Don: Go ahead and delete the contents in my message and think about a proposal for the following.

90.2 Scope.
(A) Covered. This Code covers the installation and use of electrical
conductors, equipment, and raceways; signaling and
communications conductors, appliances equipment, and raceways; and
optical fiber cables and raceways for the following:

(1) Public and private premises, including buildings, structures,
mobile homes, recreational vehicles, and floating
buildings

(2) Yards, lots, parking lots, carnivals, and industrial substations

FPN to (2): For additional information concerning such installations
in an industrial or multibuilding complex, see ANSI
C2-2002, National Electrical Safety Code.

(3) Installation and use of conductors and equipment that connect
to the supply of electricity

(4) Installations used by the electric utility, such as office
buildings, warehouses, garages, machine shops, and
recreational buildings, that are not an integral part of a
generating plant, substation, or control center.
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#98519 - 12/25/04 05:54 PM Re: What items here are not "installed"? What would you call "Inspect-able"?
resqcapt19 Offline
Member

Registered: 11/10/00
Posts: 2209
Loc: IL
Joe,
How can we expand the scope to cover the use and things like appliances that the inspector will never see? If it happens after the final inspection, what method would be used for enforcement? I agree that there are often problems caused by the use and misuse of things that are not "installed". I just don't see how we can cover them in the NEC.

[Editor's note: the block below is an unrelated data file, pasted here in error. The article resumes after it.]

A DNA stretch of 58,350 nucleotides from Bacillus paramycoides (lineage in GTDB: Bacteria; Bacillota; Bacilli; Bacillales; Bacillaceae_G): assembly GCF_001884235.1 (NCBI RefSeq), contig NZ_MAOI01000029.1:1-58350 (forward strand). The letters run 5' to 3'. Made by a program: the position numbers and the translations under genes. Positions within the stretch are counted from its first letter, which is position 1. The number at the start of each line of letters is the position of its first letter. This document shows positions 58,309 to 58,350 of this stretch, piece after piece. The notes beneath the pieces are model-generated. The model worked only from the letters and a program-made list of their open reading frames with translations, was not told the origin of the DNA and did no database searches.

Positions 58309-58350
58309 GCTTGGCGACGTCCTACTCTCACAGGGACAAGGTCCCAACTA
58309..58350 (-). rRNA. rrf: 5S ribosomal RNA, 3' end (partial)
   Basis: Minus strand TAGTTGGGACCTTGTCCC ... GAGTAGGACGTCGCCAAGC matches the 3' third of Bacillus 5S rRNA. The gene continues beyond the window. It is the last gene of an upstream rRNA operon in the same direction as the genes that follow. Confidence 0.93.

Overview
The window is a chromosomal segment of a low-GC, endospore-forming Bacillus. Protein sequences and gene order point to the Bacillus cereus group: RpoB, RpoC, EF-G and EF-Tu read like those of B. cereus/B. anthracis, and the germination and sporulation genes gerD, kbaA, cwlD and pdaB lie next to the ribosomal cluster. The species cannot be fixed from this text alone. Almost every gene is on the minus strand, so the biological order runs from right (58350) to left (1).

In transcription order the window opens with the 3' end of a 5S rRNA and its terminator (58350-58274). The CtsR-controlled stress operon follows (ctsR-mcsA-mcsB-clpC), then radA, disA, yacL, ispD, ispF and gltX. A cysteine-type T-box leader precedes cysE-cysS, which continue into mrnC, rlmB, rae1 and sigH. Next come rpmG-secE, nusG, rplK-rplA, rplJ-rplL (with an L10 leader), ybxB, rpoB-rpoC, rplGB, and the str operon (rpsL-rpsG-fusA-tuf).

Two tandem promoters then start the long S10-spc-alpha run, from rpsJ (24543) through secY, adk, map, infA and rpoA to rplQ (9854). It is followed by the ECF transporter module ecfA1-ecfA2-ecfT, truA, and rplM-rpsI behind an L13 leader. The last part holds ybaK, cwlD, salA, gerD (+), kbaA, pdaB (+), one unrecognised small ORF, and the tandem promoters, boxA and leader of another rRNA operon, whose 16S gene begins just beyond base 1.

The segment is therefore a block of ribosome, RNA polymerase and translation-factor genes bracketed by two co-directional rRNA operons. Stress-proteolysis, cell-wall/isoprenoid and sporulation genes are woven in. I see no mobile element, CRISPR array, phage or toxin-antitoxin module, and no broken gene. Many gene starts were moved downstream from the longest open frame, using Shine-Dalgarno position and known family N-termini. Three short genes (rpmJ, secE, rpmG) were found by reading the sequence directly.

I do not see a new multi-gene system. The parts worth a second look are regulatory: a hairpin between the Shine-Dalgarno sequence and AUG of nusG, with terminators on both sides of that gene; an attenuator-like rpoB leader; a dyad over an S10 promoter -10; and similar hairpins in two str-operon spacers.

Don
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Don(resqcapt19)

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#98520 - 12/25/04 06:35 PM Re: What items here are not "installed"? What would you call "Inspect-able"?
Joe Tedesco Offline
Member

Registered: 10/07/00
Posts: 3325
Loc: Boston, Massachusetts USA
Don:

I agree, but believe that the current makeup and membership of the NFPA NEC Committees would not agree with deleting the subject of appliances, etc.

What about Articles 280 and 285, they are not required, and if they are installed then they will be inspected.

I am sure that the number of appliances, such as electric ranges, installed in the USA are many, and there are probably millions with 30 ampere cords, and many without the right connector, and some with pennies behind the old Edison base 30 ampere fuse under the right rear burner.

I really think that the 70E document is a step in the right direction, and can be expanded upon to become the inspectors tool.